Griffin could not prevent the Detroit Lions leaving Washington with a 27-20 win. But he did at least offer more evidence that he is shedding the rust caused by missing the entire offseason healing after major knee surgery.
Griffin threw for 326 yards, and although the Redskins don't want him attempting 50 passes every week, Griffin was more accurate and decisive in and out of the pocket.
He also offered a timely reminder that his lengthy recovery did nothing to diminish his eye-popping arm strength. Griffin's 57-yard heave to Aldrick Robinson may have been too much for his receiver to handle, but it was the kind of rocket-flighted deep ball that exposed defenses several times last season.
But perhaps the most encouraging sight of all was Griffin finally showcasing the mobility skills that tormented the NFL in 2012. He finished with 37 yards on the ground, averaging 6.2 yards per rush.
Those are respectable numbers, but the real promise came from how Griffin moved out of the pocket and threw on the run. The Redskins created a moving pocket on numerous occasions because Griffin was properly mobile for the first time this season.
Bootleg plays caused hesitation in the Detroit defense and got Griffin out in space. That is where he is at his best.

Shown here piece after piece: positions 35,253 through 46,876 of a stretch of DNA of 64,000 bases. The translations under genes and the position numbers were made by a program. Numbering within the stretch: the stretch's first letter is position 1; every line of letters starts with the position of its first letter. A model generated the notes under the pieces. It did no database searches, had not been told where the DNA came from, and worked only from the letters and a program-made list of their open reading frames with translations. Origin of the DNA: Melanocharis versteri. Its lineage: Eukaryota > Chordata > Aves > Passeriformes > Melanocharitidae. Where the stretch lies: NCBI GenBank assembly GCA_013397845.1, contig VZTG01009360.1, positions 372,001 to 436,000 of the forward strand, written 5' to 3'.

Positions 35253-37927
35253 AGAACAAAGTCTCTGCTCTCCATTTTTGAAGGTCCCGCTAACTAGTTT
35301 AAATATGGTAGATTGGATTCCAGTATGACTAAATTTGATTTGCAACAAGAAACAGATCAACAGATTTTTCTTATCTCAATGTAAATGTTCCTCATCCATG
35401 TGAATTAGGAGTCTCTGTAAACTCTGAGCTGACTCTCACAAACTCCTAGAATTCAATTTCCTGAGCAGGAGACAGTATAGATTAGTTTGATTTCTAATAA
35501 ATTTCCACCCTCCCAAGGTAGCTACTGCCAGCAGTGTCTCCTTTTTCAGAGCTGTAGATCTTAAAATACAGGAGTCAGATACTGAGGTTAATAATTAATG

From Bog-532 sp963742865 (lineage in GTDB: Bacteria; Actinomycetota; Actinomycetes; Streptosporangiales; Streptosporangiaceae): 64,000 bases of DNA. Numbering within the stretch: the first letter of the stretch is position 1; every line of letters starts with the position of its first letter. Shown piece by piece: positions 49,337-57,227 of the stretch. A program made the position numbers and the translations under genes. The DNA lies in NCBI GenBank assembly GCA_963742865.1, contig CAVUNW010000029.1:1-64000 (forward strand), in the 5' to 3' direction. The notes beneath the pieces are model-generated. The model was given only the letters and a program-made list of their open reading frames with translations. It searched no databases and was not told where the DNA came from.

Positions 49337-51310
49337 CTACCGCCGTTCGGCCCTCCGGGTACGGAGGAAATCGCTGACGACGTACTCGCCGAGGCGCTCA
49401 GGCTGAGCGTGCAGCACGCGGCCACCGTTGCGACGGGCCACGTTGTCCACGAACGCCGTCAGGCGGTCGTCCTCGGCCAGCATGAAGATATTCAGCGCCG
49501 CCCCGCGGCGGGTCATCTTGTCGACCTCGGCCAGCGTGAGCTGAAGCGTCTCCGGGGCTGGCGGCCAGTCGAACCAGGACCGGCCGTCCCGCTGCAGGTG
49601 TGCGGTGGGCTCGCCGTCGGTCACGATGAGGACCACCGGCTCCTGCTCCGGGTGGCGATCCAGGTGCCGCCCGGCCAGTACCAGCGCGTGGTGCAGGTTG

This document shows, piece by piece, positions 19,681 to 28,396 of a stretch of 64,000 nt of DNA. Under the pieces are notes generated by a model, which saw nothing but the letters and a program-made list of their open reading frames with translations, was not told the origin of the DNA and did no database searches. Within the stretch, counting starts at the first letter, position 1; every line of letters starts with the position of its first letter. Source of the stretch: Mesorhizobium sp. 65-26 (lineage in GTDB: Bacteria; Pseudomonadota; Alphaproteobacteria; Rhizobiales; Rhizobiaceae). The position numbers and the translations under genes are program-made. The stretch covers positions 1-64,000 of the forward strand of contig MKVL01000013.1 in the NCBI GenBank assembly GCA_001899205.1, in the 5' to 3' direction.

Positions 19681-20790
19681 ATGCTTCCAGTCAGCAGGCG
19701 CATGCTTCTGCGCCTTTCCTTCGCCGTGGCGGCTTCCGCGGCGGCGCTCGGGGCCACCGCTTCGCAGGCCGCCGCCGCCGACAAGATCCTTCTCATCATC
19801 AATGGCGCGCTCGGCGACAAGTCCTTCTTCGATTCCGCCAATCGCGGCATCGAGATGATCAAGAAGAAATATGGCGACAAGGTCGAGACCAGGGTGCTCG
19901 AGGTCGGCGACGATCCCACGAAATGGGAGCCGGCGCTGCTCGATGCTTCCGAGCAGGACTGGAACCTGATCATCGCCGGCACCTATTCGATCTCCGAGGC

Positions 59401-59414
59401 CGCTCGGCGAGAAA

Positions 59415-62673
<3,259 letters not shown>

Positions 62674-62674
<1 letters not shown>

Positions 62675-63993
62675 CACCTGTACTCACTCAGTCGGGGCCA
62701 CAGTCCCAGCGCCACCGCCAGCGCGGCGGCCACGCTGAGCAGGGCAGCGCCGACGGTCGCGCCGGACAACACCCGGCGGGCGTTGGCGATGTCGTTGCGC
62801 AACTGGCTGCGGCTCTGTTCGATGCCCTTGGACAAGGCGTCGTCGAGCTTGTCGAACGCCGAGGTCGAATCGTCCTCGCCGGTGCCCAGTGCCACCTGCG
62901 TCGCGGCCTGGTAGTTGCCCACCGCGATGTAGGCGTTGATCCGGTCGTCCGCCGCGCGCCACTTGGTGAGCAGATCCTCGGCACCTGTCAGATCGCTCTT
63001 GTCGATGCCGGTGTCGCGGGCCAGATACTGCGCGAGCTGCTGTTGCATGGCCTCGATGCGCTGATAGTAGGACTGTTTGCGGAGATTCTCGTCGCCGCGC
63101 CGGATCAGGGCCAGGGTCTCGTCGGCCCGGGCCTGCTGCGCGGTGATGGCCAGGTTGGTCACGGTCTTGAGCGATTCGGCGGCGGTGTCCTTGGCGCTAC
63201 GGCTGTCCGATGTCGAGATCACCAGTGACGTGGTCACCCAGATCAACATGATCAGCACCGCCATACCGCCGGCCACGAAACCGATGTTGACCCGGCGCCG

The roving pocket also allowed the play-action passing game to flourish. That is the staple of head coach Mike Shanahan's aerial offense.
No quarterback in football works the play fake as well as Griffin. He routinely used it to create free receivers and big gains through the air against the Lions.
If all of this looked familiar, it is because it's exactly the way Griffin was lighting up scoreboards as a rookie sensation last season.
The fact that the Redskins only managed 20 points means it is still too early to say the "real" or "rust free" RG3 is back just yet.
Because for everything good he did, there was just enough bad to undermine Griffin's best efforts. It was as if Washington's franchise quarterback tried to turn the clock back to 2012 but only made it three quarters of the way.
That final quarter proved costly. Griffin was guilty of a pair of easily avoidable turnovers, and his overall decision making was dubious.
His interception, snared by Lions corner Chris Houston, came from a pass that should have been heaved into the stands. In fact, it was just one of a number of occasions when Griffin would have been better served throwing the ball away.
Instead, perhaps motivated by his zeal to turn around a losing team, he made a reckless decision. Efficiency was the hallmark of the offense in 2012, and nobody was as careful with the ball as Griffin.
So what Week 3's performance really represents is another signpost on Griffin's road back to his best. The physical improvements were obvious.
The arm strength is steadily returning, along with the mobility. The next step is to regain the measured temperament that was equally a part of the RG3 who wowed the league in 2012.